MP backs new ‘opt-out’ rules for organ donation

Arundel & South Downs MP Nick Herbert has backed a call to save lives by changing the rules to require opt-out from organ donation.

Mr Herbert gave his support to the campaign to encourage organ donation at an event in Parliament on Wednesday 5 September.

The event was jointly organised by NHS Blood & Transplant and Kidney Care UK.  MPs heard how three people die every day in the UK because they are in need of an organ.  Families are encouraged to talk about organ donation and to make it clear that they have registered to help save lives.

In the Arundel & South Downs constituency almost half of residents have registered to be an organ donor – 49.1 per cent, compared to a national figure of just 39.1 per cent.  However, in other parts of the country the figure is much lower, below 10 per cent in some areas of Birmingham for example.

Despite more people opting into organ donation there is still an urgent shortage of donors around the country.

In February, MPs gave their backing to a Bill which is seeking to change current legislation.  The Organ Donation (Deemed Consent) Bill would make automatically enrol adults onto an organ donation register law, unless they expressly choose to opt-out.  The Bill, known as Max’s Law after 10 year-old Max Johnson who received a life-saving heart transplant, completed its Committee stage in the House of Commons last week (12 September) and is due to have its Report stage and Third Reading on Friday 26 October 2018.

If the Bill is passed, the new ‘opt-out’ register could be in place for all adults in England by Spring 2020.  Wales already has a similar system in place since 2015, and Scotland is looking to do the same.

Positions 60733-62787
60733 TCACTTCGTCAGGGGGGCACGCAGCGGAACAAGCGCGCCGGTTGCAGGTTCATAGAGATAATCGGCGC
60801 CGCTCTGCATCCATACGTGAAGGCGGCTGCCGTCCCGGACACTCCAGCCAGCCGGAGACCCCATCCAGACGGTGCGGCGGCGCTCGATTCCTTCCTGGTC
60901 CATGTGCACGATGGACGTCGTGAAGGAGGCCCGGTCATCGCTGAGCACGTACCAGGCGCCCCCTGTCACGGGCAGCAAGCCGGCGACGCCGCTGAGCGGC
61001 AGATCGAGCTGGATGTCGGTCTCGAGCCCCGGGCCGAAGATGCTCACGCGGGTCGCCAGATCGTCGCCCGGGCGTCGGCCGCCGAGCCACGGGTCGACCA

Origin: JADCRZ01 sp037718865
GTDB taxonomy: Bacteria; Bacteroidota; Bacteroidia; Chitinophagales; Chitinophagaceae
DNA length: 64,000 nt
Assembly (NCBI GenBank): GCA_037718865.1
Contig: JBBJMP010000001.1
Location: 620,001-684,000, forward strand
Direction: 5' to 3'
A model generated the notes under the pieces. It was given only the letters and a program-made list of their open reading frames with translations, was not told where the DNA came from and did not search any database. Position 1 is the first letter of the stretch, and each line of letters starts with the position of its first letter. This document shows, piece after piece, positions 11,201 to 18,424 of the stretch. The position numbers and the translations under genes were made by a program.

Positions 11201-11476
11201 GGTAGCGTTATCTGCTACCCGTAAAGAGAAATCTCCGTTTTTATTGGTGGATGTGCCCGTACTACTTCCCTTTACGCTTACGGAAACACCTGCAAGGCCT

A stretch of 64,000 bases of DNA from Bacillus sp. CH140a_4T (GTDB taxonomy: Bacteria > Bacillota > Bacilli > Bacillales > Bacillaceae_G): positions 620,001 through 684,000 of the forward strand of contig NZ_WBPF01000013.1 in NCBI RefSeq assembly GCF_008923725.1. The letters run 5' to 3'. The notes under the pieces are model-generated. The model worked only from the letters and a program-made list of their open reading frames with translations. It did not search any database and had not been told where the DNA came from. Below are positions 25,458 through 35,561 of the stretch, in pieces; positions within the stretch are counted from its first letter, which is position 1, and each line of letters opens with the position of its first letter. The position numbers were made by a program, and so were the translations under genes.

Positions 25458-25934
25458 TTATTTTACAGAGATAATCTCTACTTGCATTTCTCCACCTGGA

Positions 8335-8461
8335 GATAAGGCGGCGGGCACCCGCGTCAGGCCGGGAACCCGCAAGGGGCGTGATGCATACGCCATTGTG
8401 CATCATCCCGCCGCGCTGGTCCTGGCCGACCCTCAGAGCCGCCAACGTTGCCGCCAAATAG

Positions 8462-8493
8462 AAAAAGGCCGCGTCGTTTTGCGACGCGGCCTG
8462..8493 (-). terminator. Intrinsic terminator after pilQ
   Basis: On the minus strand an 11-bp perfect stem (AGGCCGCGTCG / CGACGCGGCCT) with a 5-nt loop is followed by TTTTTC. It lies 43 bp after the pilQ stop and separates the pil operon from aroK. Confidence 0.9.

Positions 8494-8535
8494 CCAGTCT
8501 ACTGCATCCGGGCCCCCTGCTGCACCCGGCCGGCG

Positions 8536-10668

Fiona Loud, Policy Director at Kidney Care UK, said: “Last year more than 400 people died whilst waiting for a transplant, so it is vital that we find ways to help save lives.  With around 6,000 people waiting for that life-changing call, and 80 per cent of these hoping for a kidney transplant, we are urging people to have a chat with their families and make sure they know how you feel about organ donation.”

Mr Herbert said: “While it’s encouraging that almost half of the adults in my constituency have registered to be an organ donor, more than the national average, this still means that a huge number have not, even though their donation could help to save a life.

“This is why I support legislation for an automatic enrolment system from which people would have to ‘opt-out’.  No-one will be forced to donate their organs if they don’t want to.  I think it’s a sensible proposal which will save lives.”


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